New Zealand Prime Minister Jacinda Ardern has given birth to her first child, a girl weighing 3.31 kg (7.3 lb).

Ms Ardern, 37, became New Zealand's youngest prime minister when she took office through a coalition deal last year after an inconclusive election.

She now becomes the first woman in the country's history to give birth while in office.

"Welcome to our village wee one," Ms Ardern wrote on Instagram.

"Feeling very lucky to have a healthy baby girl that arrived at 4.45pm weighing 3.31 kg (7.3 lb) ... We're all doing really well thanks to the wonderful team at Auckland City Hospital."

She posted a picture of herself, smiling and holding the baby in a blanket, with her partner, television presenter Clarke Gayford.

Deputy Prime Minister Winston Peters has stepped in as acting prime minister and will run the country for the next six weeks while Ms Ardern takes maternity leave, according to an agreement they published earlier.

Ms Ardern is one of the few elected leaders to hold office while pregnant. Pakistan's Benazir Bhutto gave birth while she was prime minister in 1990.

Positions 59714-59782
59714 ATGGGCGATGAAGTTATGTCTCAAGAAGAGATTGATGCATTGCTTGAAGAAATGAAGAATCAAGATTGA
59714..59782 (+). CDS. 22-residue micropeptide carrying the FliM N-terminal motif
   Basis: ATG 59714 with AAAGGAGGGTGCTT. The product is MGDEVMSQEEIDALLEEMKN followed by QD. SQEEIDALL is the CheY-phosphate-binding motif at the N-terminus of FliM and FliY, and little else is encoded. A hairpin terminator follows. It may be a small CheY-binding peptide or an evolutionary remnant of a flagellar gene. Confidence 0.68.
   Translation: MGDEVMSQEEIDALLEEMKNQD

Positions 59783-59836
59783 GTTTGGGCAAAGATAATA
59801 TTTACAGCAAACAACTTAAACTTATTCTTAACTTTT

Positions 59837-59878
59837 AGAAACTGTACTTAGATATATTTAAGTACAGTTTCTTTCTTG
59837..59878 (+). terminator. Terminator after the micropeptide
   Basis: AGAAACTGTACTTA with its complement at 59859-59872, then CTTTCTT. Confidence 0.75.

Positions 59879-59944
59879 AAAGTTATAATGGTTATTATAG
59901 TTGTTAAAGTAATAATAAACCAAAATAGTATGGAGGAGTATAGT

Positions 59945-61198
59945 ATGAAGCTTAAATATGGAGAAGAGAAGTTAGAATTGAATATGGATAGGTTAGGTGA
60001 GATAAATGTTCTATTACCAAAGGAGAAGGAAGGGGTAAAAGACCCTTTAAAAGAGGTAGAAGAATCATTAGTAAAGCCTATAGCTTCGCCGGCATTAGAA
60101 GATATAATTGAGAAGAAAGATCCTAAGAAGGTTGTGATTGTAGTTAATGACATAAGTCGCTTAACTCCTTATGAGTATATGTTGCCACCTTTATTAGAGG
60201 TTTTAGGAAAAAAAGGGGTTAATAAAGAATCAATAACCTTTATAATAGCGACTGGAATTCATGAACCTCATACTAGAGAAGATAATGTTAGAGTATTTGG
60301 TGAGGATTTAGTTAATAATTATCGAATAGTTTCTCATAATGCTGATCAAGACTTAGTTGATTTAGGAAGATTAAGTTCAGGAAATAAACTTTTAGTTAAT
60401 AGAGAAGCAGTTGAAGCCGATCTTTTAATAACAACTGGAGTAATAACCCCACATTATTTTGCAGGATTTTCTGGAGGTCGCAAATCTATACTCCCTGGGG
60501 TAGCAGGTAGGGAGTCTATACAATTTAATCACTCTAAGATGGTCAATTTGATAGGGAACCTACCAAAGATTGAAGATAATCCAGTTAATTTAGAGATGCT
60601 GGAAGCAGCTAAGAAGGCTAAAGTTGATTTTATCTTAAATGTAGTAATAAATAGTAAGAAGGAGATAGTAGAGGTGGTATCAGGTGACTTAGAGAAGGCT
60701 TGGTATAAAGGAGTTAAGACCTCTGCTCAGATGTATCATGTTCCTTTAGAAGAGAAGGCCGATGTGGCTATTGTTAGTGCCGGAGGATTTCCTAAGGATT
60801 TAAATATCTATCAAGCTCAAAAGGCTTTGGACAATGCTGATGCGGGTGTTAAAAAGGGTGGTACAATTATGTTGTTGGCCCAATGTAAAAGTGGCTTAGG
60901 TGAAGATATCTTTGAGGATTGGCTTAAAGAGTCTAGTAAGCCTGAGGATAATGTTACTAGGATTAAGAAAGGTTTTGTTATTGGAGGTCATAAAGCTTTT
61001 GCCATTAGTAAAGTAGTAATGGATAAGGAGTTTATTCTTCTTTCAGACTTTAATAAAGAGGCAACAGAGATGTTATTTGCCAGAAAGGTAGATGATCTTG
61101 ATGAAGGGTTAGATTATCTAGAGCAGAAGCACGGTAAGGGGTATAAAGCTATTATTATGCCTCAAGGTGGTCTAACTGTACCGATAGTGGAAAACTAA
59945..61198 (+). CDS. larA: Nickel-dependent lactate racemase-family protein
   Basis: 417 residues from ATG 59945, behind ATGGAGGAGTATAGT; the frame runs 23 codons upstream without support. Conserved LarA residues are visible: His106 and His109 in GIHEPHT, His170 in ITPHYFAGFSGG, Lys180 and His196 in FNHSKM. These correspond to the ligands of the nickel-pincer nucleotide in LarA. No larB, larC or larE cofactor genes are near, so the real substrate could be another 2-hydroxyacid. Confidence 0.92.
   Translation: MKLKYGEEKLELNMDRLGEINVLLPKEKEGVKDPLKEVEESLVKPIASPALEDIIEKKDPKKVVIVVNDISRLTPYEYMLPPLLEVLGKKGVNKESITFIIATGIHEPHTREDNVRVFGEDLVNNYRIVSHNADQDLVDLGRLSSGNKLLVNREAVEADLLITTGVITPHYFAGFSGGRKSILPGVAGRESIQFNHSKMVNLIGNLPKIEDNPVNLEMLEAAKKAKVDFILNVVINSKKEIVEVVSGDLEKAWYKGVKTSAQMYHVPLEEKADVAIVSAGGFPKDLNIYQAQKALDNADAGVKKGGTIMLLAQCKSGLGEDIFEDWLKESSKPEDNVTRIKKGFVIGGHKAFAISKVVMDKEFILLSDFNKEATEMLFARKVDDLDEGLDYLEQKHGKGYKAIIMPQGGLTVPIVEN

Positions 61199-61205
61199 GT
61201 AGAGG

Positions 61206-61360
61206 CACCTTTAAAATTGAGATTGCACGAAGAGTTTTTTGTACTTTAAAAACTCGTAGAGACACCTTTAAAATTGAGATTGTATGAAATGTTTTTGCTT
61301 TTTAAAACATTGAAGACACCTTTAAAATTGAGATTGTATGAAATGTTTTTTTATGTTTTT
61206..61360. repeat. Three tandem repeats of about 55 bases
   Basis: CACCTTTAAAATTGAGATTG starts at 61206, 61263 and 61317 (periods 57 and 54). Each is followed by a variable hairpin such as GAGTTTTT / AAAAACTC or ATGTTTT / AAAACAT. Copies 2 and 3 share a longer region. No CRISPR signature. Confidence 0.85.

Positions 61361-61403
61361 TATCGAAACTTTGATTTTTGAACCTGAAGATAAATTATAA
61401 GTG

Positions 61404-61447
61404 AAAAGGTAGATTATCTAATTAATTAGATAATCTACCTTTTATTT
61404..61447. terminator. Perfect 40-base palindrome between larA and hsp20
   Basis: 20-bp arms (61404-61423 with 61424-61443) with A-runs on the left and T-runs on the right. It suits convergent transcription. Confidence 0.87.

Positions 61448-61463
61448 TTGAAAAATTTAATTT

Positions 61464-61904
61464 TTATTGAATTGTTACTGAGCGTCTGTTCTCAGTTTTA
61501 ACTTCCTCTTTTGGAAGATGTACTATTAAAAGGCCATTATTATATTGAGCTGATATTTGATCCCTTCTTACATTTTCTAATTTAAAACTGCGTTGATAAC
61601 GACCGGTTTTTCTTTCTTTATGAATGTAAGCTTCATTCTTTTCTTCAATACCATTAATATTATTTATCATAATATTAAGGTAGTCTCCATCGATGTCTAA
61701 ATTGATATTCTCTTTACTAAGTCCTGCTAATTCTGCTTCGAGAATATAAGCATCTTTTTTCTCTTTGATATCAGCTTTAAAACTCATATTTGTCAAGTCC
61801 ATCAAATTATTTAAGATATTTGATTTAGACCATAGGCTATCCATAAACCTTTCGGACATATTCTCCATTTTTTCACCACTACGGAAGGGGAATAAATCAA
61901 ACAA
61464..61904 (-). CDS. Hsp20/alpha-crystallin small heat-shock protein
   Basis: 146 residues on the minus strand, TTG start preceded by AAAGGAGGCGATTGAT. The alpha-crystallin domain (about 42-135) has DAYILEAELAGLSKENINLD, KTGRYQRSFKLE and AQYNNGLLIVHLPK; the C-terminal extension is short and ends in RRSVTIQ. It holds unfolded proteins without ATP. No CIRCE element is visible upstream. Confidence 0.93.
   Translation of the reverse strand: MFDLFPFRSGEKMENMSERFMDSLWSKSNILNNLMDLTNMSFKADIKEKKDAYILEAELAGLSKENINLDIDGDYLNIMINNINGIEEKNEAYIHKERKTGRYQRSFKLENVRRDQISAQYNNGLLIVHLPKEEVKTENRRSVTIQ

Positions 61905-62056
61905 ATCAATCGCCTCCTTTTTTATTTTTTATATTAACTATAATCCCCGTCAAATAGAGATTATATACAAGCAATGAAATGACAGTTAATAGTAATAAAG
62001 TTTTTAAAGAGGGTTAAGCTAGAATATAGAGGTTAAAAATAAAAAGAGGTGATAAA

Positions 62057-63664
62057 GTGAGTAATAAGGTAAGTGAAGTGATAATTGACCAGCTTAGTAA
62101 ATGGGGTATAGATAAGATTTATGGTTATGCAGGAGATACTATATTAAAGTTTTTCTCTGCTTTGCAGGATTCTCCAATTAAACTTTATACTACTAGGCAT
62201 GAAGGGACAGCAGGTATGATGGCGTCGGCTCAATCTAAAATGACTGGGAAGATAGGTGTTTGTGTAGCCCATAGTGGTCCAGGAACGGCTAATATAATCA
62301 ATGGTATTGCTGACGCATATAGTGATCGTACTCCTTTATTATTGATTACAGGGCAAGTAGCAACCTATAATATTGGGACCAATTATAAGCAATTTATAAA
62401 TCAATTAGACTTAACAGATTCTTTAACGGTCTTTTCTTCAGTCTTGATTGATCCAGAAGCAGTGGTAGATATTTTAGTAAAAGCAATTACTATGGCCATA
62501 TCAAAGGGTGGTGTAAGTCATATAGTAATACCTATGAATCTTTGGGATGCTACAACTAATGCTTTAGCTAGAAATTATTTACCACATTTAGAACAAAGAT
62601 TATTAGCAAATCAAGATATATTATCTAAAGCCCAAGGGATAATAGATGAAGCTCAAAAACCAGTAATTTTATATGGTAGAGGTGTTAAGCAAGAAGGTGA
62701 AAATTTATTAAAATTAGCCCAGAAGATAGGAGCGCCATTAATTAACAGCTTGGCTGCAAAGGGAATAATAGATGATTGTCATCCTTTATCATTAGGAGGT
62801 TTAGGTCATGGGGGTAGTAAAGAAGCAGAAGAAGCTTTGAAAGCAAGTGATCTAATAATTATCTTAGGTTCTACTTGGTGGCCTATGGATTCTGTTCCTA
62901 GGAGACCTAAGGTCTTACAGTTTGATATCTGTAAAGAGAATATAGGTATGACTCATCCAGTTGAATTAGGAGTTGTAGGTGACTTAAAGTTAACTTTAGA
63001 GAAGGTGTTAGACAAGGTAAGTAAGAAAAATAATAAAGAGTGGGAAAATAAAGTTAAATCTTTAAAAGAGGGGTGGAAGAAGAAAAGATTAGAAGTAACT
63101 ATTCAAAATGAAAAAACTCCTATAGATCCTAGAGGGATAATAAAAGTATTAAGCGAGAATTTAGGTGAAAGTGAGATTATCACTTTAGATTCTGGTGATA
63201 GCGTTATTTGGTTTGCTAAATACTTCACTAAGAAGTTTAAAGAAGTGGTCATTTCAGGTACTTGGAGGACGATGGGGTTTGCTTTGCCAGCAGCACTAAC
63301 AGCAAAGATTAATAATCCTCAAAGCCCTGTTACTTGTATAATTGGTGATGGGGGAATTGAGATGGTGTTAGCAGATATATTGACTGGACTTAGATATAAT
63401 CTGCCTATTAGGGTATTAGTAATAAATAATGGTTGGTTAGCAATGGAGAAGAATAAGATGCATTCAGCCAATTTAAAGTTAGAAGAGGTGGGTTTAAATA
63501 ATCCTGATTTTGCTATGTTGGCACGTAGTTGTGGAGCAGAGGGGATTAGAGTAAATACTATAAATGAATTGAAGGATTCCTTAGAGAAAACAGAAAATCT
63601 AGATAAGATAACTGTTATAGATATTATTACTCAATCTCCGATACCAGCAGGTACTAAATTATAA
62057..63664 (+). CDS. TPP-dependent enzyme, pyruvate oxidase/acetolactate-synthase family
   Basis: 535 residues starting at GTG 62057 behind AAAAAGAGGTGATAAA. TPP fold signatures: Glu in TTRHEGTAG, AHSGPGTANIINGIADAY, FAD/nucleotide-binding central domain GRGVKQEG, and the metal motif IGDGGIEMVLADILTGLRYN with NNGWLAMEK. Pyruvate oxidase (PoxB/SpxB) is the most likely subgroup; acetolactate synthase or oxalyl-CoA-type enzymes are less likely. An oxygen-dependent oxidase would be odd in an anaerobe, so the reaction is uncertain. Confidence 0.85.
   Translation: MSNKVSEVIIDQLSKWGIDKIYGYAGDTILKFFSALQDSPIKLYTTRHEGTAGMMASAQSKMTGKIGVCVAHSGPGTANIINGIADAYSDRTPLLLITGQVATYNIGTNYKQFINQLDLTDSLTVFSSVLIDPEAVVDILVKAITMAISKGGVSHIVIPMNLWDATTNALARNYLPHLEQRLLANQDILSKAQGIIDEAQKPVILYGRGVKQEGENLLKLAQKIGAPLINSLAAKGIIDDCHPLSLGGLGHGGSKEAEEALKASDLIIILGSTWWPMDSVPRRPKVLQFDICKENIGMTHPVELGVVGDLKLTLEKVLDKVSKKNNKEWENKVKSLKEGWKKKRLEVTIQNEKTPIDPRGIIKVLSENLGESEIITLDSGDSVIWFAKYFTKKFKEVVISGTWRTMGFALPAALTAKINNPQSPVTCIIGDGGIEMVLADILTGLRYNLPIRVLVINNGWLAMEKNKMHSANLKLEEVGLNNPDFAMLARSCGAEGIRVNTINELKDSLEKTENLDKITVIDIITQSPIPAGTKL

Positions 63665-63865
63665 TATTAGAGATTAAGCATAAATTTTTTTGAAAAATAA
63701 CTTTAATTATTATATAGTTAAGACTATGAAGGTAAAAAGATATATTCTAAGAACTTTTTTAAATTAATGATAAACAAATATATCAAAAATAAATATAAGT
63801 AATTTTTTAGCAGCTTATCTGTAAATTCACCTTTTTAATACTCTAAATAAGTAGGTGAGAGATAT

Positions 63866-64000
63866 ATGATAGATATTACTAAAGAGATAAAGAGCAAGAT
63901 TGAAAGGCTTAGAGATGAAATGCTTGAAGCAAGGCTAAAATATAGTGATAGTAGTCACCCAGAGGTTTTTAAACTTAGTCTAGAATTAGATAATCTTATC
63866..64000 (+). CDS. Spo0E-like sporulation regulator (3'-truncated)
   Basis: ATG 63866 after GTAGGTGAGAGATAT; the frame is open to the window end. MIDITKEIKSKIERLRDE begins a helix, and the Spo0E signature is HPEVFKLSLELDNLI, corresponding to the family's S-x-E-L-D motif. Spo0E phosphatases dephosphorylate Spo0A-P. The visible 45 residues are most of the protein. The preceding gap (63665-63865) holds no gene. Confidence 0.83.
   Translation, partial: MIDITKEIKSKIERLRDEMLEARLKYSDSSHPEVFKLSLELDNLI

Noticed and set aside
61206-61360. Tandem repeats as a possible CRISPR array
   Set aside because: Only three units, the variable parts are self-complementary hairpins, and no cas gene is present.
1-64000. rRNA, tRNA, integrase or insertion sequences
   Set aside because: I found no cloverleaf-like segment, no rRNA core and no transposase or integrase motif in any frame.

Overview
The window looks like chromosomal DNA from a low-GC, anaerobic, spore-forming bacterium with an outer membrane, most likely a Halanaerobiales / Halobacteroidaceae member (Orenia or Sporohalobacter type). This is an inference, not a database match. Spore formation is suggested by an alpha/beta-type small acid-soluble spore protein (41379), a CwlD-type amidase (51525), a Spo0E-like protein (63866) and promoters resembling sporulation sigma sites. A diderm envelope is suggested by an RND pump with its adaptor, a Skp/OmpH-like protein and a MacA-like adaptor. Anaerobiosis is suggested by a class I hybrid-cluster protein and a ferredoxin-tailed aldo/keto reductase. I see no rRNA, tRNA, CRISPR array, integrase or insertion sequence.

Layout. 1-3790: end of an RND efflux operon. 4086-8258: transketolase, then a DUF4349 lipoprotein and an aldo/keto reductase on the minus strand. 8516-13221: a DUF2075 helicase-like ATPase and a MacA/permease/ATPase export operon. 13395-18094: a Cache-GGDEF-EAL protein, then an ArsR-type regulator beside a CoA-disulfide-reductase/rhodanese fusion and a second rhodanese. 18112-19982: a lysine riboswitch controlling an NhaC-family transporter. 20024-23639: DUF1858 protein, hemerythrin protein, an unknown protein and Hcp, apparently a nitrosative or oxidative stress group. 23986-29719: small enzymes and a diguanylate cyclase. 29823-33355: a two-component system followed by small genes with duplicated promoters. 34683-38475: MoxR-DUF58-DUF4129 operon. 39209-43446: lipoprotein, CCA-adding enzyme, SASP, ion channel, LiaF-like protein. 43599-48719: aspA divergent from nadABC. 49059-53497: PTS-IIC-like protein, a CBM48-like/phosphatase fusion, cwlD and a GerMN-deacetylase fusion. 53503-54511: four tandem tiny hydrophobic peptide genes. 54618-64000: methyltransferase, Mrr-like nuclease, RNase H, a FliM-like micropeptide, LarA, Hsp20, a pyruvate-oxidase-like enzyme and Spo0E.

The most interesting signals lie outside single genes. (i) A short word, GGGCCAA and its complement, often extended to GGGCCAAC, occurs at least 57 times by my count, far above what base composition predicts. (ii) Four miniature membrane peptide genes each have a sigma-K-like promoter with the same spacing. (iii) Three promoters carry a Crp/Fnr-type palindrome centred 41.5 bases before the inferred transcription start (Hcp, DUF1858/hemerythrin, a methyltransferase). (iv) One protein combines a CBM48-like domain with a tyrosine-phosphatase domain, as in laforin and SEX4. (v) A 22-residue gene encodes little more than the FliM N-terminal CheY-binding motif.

New Zealand has long had a progressive reputation and was the first country to give women the right to vote in 1893 and Ms Ardern is the country's third female prime minister.

Ms Ardern has said she plans to return to work at the beginning of August.

Mr Gayford will take care of the baby and will travel with Ms Ardern between their Auckland home and the capital, Wellington, as well on international engagements.

Ms Ardern, who refused to discuss plans for motherhood during the election campaign, waited until January to reveal on Facebook she had conceived and was going to be "prime minister and a mum".

Her plans for a family had sparked a sexism row during the election when a television host quizzed her on the issue, saying voters had a right to know before they cast their ballots.

She rejected the line of questioning as "unacceptable", saying pregnancy and child rearing should not hinder women's opportunities in the workplace.

"It is a woman's decision about when they choose to have children and it should not predetermine whether or not they are given a job or have job opportunities," she said then.